Scrap is Inevitable, Cost of Scrap is Optional

Scrap is Inevitable, Cost of Scrap is Optional

If you’ve ever watched your Mom make a pot of stew, you have most likely observed the end of a roast, leftover onion from the pasta sauce and the last few pieces of celery from the chicken salad be thrown into the mix. These are what most cooks refer to as kitchen scrap. They are still usable but not as their original intent.

Repurposing Scrap Brings Value

Scrap is inevitable in plastic processing. When we refer to scrap, we refer to anything that comes out of the molding machine and is not “sellable” to your customer. It includes start-up parts, runners, short shots and sampling, to name a few. With all costs on the rise, including material costs, repurposing our scrap can bring value and reduce costs to the process. The uncertainty of feedstock disruptions remains a viable concern, so the time to plan is now.

Conair has provided a great article on scrap reclaim. It will show you all the things to consider when developing a scrap cost regain strategy. The article includes conveying, drying, blending, and data collection considerations.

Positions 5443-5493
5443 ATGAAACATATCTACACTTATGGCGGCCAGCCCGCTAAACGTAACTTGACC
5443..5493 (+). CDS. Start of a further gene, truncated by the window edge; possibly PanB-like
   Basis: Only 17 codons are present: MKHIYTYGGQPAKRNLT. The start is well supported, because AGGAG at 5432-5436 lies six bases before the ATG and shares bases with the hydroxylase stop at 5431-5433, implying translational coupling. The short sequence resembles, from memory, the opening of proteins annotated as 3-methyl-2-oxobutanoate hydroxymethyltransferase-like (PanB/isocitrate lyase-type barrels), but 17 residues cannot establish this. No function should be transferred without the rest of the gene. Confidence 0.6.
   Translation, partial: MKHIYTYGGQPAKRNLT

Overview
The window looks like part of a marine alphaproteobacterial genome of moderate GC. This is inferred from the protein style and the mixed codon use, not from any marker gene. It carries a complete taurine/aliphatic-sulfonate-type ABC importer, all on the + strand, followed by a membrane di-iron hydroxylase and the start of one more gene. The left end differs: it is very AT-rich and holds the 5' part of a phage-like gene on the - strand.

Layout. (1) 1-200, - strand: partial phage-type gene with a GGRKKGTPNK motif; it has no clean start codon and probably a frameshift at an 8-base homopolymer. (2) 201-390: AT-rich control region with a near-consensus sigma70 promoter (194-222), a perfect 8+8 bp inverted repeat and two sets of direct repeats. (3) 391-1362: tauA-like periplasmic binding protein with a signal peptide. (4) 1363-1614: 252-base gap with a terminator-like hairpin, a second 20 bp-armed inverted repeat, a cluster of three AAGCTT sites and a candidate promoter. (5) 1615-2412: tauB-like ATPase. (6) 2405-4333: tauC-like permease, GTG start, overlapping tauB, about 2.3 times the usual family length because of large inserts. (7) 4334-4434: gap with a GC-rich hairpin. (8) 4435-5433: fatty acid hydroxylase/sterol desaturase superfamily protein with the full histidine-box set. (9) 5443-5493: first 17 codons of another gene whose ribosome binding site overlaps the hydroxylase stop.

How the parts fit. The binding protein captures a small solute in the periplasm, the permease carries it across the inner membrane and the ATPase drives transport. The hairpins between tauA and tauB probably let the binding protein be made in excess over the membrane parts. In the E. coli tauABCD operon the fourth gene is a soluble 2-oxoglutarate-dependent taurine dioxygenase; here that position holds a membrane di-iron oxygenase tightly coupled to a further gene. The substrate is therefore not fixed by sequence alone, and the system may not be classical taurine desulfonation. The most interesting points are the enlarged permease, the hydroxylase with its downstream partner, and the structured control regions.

New Ways to Use Scrap

We recognize that not all parts or customers allow for any scrap in the process, but there may be some things you can do to change how you look at the scrap.

  • Identity how scrap can be used on your plant floor
  • Purging compound if natural in color
  • Identify other jobs on your plant floor that could consume the material
  • Possible tool sampling
New Ways to Use Scrap

Maintaining a Clean Source of Uncontaminated Material

The key to effective use of scrap means maintaining a clean source of uncontaminated material. It is commonly known that any open container of scrapped parts is an open invitation to passers-by to drop trash in the bin on the way by. The best way to keep a clean material stream is to reintroduce parts and runners to the machine.

Claims and runners can be rejected machine-side via a robot or sprue picker, dropped into a granulator and reintroduced before it has access to any external contaminants. 

When using this method, it is essential to consider if any moisture has been re-consumed by the material and if re-drying is necessary. This can easily be handled when designing a system or, in some cases, by adding a small compressed air dryer or desiccant dryer before returning to the central drying system. Remember that this is always process-specific.

Central Grinding as a Solution

When beside-the-press options do not make sense, central grinding is an option. 

When considering a central grinding solution, it’s essential to keep a few things in mind.  Learn more about Granulating Scrap Successfully with Conair’s whitepaper.

Correct granulator selection aligns and balances a whole range of factors with the properties and physical form of the feedstock: 

  • Infeed hopper (side, front, doors, dimensions) 
  • Loading method: (manual, conveyor or robot-fed) 
  • Cutting chamber size and configuration 
  • Rotor size (width, diameter, number of blades) 
  • Cutting blade clearances (moving blades to fixed blades) 
  • Screen hole diameter 
  • Regrind evacuation method